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Old 03-10-2009, 07:46 PM   #1
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1953 Flying Cloud Project - Cabinetry Finally

It's time to pickup again on the story of our 53 FC. It started in a farm field in Indiana, went to one vendor where it was worked on. Had to take it to another vendor to literally rebuild it. And now I have all the fun stuff left to do - building out all the cabinetry.

I'm not interested in telling the sad story about what went wrong with the first vendor. I like to forward to the positive and what is ahead. The second vendor, GSM and Colin Hyde took over this project and basically turned a very unsafe trailer into a very solid rebuild that should last another 50 years.

I'm a hobby woodworker so we took the project over from Colin after his team did everything to the shell, including the flooring, installing all the appliances, doing most of the kitchen area and the bathroom.

I have left to build a couple of beds, the wardrobe, a kitchen pantry, and the front dinette.

We tow this 53 FC with a Honda Ridgeline which has a tow rating of only 5000 lbs. So every part of the design and build of the FC has been done with light weight considerations in mind.

When we picked up the unit from GSM it weighed 2780 lbs dry which includes a lot - A/C, H/W heater, furnace, kitchenette, shower, 2 big batteries, 3 tanks set up (20g fresh, 29g grey, 8g black), spare tire, and electric jack.

Now my challenge in adding the cabinetry is to keep that weight in line.

Here's a picture of us taking over the project as we leave GSM.
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Old 03-10-2009, 07:51 PM   #2
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Thumbs up

WOW...Looks awesome! More pics PLEASE!!
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Old 03-10-2009, 07:53 PM   #3
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Bins, Bins, Bins

The key to our light weight cabinetry design is based around using lots of very light weight bins that we found at a container type store.

Here is a picture of one of the bins with it's birch plywood front on. I have literally attached the birch directly to the bins to serve as the drawer front, instead of having a seperate swinging door with the bin behind. Much easier to get at those cloths in one pull of the drawer front, than first swinging a wide door and then reaching for the drawer.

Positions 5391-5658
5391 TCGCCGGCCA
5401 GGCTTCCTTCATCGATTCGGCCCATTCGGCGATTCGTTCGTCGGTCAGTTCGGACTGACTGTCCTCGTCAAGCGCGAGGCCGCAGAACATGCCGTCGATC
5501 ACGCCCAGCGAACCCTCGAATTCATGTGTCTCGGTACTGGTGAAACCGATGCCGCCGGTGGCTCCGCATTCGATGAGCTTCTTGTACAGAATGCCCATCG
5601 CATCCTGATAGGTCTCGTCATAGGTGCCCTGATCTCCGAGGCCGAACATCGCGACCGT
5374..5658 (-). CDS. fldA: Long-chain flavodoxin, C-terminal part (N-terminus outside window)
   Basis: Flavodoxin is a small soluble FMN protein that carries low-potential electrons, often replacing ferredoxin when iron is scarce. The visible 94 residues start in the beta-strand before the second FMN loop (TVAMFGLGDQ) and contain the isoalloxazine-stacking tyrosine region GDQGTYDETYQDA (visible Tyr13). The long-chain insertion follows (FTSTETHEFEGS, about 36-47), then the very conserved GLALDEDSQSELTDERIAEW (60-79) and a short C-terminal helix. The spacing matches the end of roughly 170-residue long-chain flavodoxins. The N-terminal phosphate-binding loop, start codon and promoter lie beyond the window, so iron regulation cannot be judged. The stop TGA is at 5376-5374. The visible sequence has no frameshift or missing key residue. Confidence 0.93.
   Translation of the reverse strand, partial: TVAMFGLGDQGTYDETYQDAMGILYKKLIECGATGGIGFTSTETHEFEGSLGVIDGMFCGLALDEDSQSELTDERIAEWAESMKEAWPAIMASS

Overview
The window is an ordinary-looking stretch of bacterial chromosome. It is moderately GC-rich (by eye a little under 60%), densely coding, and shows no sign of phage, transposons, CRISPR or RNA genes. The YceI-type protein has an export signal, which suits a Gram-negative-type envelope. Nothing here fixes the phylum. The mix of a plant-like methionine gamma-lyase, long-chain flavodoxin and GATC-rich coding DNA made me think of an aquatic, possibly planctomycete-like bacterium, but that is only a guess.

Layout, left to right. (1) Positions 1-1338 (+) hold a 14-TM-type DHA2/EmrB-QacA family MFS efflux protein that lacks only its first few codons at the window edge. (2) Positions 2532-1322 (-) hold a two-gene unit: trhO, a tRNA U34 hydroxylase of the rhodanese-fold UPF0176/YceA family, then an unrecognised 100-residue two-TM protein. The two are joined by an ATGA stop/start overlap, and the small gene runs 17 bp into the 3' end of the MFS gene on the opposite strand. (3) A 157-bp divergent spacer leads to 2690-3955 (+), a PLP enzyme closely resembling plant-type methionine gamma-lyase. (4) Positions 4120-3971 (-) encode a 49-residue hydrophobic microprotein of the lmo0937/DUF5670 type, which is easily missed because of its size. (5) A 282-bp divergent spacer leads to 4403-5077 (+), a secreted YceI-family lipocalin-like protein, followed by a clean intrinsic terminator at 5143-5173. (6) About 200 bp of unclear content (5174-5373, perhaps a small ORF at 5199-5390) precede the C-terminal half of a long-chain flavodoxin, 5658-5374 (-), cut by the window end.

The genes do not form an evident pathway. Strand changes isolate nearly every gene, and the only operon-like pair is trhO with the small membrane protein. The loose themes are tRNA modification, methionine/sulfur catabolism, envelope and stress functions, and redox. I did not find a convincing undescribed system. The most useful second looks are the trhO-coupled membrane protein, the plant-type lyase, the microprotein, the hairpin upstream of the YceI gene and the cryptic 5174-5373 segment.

I've lost count but there will be over 20 bins like this when we are all done.

Here is another detailed shot of how I used some wood splints to attach the bin to the plywood front.
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Old 03-10-2009, 08:01 PM   #4
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Starting with the light weight cabinet frame

My designs all start with a light weight cabinet frame made of 1x2 softwood, with lots of glue and good screws.

The frames then have runners attached to them on the sides for the bins to fit on. There is a top and bottom runner for each side of a bin. The challenge is to get the bins to fit correctly and to slide just right. The frames have to be built to tight tolerances regarding dimensions.

And since some of these cabinets fit on top of wheel wells or around other obstacles like water heaters that adds to the challenge. And since the bins only come in a certain set of sizes, all this needs to be factored into the design.

So I'm spending about 3 times as much time at night making measurements and drawings before I get into the woodshop.

Here is my latest frame that forms the bottom half of the cloths wardrobe that fits over the curbside wheelwell.
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Old 03-10-2009, 08:05 PM   #5
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Frame built, now bins tested

Once I get a frame built and installed, then I put all the bins back in and test how they run on the wood slides. These wood slides are the only part of the frame that are not glued in. I need to take them in and out a few times to adjust them to really get the bins to work smoothly.

Here's the bottom of that wardrobe cabinet again with some bins in it for testing.
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Old 03-10-2009, 08:06 PM   #6